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Dangerous liaisons: complement, coagulation, and kallikrein/kinin cross-talk act as a linchpin in the events leading to thromboinflammation
Linnaeus University, Faculty of Health and Life Sciences, Department of Chemistry and Biomedical Sciences. Uppsala University. (BMC)ORCID iD: 0000-0001-7888-1571
Uppsala University ; Univ Tokyo, Japan.
Uppsala University.
Uppsala University.
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2016 (English)In: Immunological Reviews, ISSN 0105-2896, E-ISSN 1600-065X, Vol. 274, no 1, 245-269 p.Article, review/survey (Refereed) Published
Abstract [en]

Innate immunity is fundamental to our defense against microorganisms. Physiologically, the intravascular innate immune system acts as a purging system that identifies and removes foreign substances leading to thromboinflammatory responses, tissue remodeling, and repair. It is also a key contributor to the adverse effects observed in many diseases and therapies involving biomaterials and therapeutic cells/organs. The intravascular innate immune system consists of the cascade systems of the blood (the complement, contact, coagulation, and fibrinolytic systems), the blood cells (polymorphonuclear cells, monocytes, platelets), and the endothelial cell lining of the vessels. Activation of the intravascular innate immune system in vivo leads to thromboinflammation that can be activated by several of the system's pathways and that initiates repair after tissue damage and leads to adverse reactions in several disorders and treatment modalities. In this review, we summarize the current knowledge in the field and discuss the obstacles that exist in order to study the cross-talk between the components of the intravascular innate immune system. These include the use of purified in vitro systems, animal models and various types of anticoagulants. In order to avoid some of these obstacles we have developed specialized human whole blood models that allow investigation of the cross-talk between the various cascade systems and the blood cells. We in particular stress that platelets are involved in these interactions and that the lectin pathway of the complement system is an emerging part of innate immunity that interacts with the contact/coagulation system. Understanding the resulting thromboinflammation will allow development of new therapeutic modalities.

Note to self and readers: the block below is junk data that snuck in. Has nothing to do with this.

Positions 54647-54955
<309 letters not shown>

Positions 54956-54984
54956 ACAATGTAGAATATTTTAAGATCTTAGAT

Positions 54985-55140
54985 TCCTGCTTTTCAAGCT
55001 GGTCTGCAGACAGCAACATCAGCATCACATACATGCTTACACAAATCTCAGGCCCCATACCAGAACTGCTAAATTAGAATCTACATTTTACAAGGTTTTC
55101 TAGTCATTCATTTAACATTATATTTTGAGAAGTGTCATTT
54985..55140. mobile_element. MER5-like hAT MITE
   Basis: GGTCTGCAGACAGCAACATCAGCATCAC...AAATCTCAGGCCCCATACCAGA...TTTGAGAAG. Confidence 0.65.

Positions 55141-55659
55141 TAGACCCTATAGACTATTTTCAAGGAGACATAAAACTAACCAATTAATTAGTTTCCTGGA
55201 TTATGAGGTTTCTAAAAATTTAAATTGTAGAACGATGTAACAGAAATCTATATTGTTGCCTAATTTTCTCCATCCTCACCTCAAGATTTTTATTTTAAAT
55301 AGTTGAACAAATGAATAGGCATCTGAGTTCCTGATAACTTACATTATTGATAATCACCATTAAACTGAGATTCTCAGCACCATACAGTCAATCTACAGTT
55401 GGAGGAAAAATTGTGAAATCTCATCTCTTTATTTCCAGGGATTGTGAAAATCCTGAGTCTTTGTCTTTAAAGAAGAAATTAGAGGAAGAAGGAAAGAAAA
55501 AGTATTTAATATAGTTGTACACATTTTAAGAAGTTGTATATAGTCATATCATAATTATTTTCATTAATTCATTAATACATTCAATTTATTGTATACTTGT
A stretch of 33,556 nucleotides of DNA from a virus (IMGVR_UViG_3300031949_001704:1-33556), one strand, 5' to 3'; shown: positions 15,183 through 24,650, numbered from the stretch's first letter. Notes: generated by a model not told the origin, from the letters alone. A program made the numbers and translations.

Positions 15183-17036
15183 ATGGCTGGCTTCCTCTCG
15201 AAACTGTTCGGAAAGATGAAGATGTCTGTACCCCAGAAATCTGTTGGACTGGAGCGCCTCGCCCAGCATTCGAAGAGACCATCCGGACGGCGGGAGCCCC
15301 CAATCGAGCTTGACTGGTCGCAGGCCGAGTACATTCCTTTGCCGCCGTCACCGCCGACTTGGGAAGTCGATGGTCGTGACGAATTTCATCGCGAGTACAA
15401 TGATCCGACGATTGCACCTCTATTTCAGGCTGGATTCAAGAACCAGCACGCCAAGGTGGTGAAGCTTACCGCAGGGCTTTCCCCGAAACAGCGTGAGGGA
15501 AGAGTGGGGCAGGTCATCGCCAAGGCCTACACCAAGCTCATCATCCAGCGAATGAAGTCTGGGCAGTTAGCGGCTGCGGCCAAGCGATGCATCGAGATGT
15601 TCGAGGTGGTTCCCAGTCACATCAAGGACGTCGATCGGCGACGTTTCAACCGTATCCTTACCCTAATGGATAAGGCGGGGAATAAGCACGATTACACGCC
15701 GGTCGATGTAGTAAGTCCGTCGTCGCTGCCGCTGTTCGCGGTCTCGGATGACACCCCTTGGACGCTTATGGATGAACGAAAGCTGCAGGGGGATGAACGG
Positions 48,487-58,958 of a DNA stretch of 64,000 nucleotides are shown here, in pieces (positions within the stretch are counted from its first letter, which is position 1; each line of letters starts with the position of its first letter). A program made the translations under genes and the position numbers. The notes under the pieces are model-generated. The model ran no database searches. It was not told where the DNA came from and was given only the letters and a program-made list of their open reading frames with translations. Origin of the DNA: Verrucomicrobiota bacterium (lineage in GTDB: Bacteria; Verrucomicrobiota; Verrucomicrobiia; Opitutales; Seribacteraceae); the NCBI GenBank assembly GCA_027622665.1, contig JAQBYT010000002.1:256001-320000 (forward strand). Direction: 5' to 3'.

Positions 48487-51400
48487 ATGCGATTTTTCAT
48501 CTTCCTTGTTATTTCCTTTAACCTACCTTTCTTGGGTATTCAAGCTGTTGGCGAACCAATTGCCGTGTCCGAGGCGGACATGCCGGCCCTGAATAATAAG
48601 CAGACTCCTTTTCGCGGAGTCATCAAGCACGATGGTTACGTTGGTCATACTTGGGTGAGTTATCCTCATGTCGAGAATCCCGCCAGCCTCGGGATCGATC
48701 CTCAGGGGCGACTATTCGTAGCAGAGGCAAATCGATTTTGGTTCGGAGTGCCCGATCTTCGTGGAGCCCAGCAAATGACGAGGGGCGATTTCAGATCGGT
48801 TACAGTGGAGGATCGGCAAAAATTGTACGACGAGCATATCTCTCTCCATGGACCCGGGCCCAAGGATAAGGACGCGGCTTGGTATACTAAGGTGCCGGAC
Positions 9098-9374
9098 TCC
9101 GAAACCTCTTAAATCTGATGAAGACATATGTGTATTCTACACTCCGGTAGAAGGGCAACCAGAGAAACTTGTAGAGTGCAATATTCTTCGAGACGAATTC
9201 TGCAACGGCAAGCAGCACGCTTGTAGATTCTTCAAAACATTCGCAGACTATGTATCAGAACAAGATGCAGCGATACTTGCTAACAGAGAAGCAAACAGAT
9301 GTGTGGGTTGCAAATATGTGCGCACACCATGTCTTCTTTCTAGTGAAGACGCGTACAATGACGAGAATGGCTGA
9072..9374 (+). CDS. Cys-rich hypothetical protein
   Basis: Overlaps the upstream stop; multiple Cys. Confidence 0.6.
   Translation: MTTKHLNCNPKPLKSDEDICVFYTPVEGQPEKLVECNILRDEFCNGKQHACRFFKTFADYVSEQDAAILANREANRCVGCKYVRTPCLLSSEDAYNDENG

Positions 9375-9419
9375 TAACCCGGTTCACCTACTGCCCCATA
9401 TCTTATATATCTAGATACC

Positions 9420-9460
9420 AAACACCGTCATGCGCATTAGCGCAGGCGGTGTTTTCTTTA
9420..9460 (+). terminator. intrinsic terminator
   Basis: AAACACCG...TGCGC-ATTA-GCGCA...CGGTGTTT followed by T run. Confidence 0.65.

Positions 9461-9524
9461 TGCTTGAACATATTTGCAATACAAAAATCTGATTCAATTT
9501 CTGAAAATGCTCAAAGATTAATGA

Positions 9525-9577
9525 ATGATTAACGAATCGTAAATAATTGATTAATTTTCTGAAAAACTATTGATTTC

Place, publisher, year, edition, pages
2016. Vol. 274, no 1, 245-269 p.
Keyword [en]
coagulation, complement system, contact activation, kallikrein system, innate immunity, platelets, thromboinflammation
National Category
Immunology in the medical area
Research subject
Biomedical Sciences, Immunology
Identifiers
URN: urn:nbn:se:lnu:diva-58331DOI: 10.1111/imr.12471ISI: 000387059600017OAI: oai:DiVA.org:lnu-58331DiVA: diva2:1050856
Available from: 2016-11-30 Created: 2016-11-28 Last updated: 2017-02-16Bibliographically approved

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Nilsson Ekdahl, Kristina
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CiteExportLink to record
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